Everett was visiting the East Coast from his home near Los Angeles and came to the Bookforum office to speak with me in mid-June. Raised in South Carolina and educated on both coasts, Everett has been teaching American studies and critical theory in the English Department at the University of Southern California since 1998. Though he is too modest to elaborate on such things, I did gently press Everett into revealing the ways in which his versatility extends beyond his pages: On the ranch he shares with his wife, Chessie, he trains mules, and at one time, horses. He also shyly admitted to being an accomplished jazz guitarist, fly fisherman, wood-carver, and painter, and has studied biology and philosophy. With interests this plentiful and a literary palate as broad as Everett's, it's little wonder that he flinches at the mere notion of being pigeonholed.—KERA BOLONIK
BOOKFORUM: Wounded opens with the savage murder of a gay University of Wyoming student. You taught at the University in the '90s. Were you inspired by the Matthew Shepard case?
PERCIVAL EVERETT: In part, though I'd already returned to University of California at Riverside, where I was on faculty. Interestingly, aside from its physical beauty, Wyoming is probably the one place in the United States where I feel the most comfortable. I never felt the kind of racism I have on the East Coast. I was living on the One River reservation at the time. Shepard's murder was an unfortunate crime committed by a couple of aboriginals of the area, but it's hardly an indictment of the place. The media deals with these crimes in such a strange way, as if these things only happen in rural areas or small towns, implying intolerance is simply the way of life in these places. Brutal crimes happen all over the country. Ours is an intolerant culture.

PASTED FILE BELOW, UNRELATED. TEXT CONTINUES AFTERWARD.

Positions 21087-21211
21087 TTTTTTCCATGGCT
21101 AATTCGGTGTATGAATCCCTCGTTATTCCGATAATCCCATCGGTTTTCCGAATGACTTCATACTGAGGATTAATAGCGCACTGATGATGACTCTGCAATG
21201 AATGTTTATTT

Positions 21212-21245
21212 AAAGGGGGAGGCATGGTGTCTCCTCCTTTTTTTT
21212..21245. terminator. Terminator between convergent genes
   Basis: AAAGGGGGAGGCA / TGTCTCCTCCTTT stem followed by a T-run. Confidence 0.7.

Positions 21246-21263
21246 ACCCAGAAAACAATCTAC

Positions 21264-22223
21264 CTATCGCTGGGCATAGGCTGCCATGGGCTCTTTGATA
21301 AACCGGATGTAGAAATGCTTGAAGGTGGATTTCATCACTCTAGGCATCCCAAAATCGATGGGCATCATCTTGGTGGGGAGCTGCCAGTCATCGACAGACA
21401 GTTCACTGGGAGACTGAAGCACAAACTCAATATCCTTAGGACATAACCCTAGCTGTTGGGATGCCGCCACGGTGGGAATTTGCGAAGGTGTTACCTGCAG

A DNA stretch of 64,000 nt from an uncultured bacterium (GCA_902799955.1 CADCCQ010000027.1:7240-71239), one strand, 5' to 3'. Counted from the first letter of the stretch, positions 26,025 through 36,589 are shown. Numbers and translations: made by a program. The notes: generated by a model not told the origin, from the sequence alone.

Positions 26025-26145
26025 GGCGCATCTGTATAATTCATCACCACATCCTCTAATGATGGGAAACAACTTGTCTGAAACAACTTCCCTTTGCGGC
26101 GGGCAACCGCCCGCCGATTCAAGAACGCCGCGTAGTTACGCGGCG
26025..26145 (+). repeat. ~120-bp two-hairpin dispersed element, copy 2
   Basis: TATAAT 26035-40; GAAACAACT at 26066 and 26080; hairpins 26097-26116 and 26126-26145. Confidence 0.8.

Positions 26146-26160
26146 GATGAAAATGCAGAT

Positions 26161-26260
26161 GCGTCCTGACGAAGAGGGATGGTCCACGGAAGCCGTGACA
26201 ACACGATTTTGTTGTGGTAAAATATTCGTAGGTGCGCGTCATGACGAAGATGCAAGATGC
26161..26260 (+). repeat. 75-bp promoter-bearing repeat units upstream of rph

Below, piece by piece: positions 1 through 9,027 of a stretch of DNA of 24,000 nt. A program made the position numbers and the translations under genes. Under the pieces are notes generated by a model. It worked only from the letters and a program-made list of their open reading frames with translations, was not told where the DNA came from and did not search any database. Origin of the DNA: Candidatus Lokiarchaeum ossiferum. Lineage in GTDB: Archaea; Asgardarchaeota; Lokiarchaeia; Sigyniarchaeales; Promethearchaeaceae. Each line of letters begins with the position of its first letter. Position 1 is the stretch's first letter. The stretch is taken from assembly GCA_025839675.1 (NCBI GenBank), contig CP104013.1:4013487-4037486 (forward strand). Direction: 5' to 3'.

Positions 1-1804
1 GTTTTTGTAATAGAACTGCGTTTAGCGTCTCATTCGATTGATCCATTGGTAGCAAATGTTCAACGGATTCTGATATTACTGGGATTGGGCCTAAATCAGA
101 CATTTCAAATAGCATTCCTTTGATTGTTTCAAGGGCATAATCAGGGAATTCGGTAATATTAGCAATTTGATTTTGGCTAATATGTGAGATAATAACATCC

BF: John, the enigmatic protagonist of the novel, is a horse trainer; it's a perfect career choice because he's an expert at reining in his emotions, especially rage, desire, and sorrow. I've read that you were a ranch hand as a young man.
PE: Yes, and I spend a lot of time with horses. I've trained them. But for the past few years, I've lived on my ranch with mules, training them.
BF: I didn't know you could train a mule. What does it take?
PE: Patience. [laughs] They're very smart, and any second they think they're smarter than you, all is lost, and unfortunately, they are smarter than I am. Seriously, you can train them to do anything but race. They have to have a reason to do something. Mules don't see much sense in running in a circle, so they just run in all directions.